Invisible stories: mobile instruments for the interdisciplinary study of hidden details in painted artefacts


Ceccarelli Sofia Ceccarelli

Sofia Ceccarelli

Institute of Heritage Sciences, National Research Council, Italy

Bottura Scardina Silvia Bottura Scardina

Silvia Bottura Scardina

Department of Conservation and Built Heritage, University of Malta, Malta; HERCULES Laboratory, Institute for Advanced Studies and Research, University of Évora, Portugal


In the current world situation where wars and natural cataclysms bring continuous and tragic changes, the preservation of the Cultural Heritage seems to be more necessary than in the past. Transmitting past traditions, the technological expertise and beauty of every culture is indeed an utter priority. Retrieving as many details as possible about the artistic and technical execution and historical layers of artworks is a necessary task to reconstruct their social value, to plan the most appropriate conservation treatments and ensure long-lasting preservation. Addressing the goal of reconstructing the invisible layers of artworks can be successfully achieved with interdisciplinary studies, mixing diagnostic and scientific techniques with humanistic and historical approaches. Referring to the production of scientific data, mobile techniques have proved effective tools to unveil the material and historical stratigraphy of painted artefacts. Through imaging techniques, including reflectography, thermography and radiography, it is possible to investigate under the visible pictorial layer and discover hidden details, providing precious information about the artwork creative process and conservative conditions. In addition, chemical imaging and spectroscopic analysis allow identifying the pigments and binders of pictorial mixtures and characterising their degradation as well. In the Heritage Science field, the portability of the instrumentation is as crucial as the results themselves and requires technological improvements that allow collecting in situ measurements. Finally, the combination of different methodological approach using complementary techniques is fundamental to achieve full knowledge of the investigated objects, thus confirming the importance of a multi-technique and multi-disciplinary approach.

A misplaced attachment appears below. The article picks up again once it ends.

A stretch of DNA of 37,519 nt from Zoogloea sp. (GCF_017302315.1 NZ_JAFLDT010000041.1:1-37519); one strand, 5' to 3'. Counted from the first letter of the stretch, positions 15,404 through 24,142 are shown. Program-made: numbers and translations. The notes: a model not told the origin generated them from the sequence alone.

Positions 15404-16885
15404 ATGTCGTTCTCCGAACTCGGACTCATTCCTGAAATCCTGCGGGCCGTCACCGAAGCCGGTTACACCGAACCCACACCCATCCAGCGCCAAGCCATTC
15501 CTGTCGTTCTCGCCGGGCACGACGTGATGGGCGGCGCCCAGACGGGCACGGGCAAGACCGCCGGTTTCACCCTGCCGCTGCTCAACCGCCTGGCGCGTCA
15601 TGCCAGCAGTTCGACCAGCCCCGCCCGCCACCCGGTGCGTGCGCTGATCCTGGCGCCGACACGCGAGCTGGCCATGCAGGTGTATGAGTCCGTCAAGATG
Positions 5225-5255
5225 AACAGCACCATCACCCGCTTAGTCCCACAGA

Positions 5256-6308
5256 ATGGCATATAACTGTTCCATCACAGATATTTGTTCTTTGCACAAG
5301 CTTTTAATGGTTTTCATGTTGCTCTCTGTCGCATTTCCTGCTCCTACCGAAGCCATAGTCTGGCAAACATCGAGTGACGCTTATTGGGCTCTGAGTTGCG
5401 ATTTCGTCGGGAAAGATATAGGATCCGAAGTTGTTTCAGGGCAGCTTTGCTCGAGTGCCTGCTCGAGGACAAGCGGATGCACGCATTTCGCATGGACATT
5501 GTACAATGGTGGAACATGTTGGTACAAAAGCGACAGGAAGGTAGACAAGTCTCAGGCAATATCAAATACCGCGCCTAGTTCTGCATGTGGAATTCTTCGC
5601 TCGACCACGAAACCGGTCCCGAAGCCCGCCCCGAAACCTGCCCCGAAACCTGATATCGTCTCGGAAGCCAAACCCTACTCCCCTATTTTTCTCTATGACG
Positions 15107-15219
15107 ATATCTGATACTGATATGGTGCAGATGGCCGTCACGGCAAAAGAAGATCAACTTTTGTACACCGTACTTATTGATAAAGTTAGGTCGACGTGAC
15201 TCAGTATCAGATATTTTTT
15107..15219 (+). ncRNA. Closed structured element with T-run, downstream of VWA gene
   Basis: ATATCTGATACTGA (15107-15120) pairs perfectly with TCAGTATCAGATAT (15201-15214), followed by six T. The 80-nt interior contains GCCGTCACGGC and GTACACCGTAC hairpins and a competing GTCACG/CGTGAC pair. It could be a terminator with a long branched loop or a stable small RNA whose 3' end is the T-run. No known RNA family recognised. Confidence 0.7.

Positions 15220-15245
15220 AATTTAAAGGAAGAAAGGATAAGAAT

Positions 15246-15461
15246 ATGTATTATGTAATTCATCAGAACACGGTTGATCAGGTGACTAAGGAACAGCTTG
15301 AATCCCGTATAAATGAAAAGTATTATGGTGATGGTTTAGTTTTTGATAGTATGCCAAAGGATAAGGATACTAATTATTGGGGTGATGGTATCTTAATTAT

The session aims to gather applications of the mentioned interdisciplinarity for the study of hidden details in painted artefacts for revealing invisible stories, unveiled with a close collaboration between scientists, historians and art historians.


This Special Session aims to promote the interplay between the researchers of the scientific community by presenting and discussing experiences and research contributions on the following topics:

  • Imaging techniques;
  • chemical imaging;
  • spectroscopic techniques;
  • non-destructive methods;
  • portable instrumentations;
  • paintings;
  • painted cultural heritag.


Sofia Ceccarelli, received the M.S. in Science and Technologies for Cultural Heritage Conservation from the Sapienza University of Rome in 2016 and the PhD in Industrial Engineering from the Tor Vergata University of Rome in 2022. Currently, she is working at the CNR Heritage Science Institute (ISPC) of Naples within the ERC grant GreekSchools by coordinating the scientific analyses on the Herculaneum papyri. Her expertise fields comprehend multispectral imaging, 3D modelling and colour representation, web programming and design, developed in national research contexts, such as GARR, ENEA and CNR. She is author and co-author of about thirty publications in international journals and co-editor of a Springer book.

Silvia Bottura Scardina, obtained the M.Sc. in Science and Technologies for Cultural Heritage Conservation from Sapienza University of Rome in 2016 and a Ph.D. in Heritage Science from the University of Lisbon in 2022. Currently, she is the Laboratory manager of the Department of Conservation and Built Heritage of the University of Malta and a collaborator of the HERCULES Laboratory (University of Évora, PT). Her scientific expertise encompasses the use of mobile techniques of technical imaging (Vis, NIR, SWIR), FTIR spectroscopy, Raman spectroscopy and image processing, art-technical studies.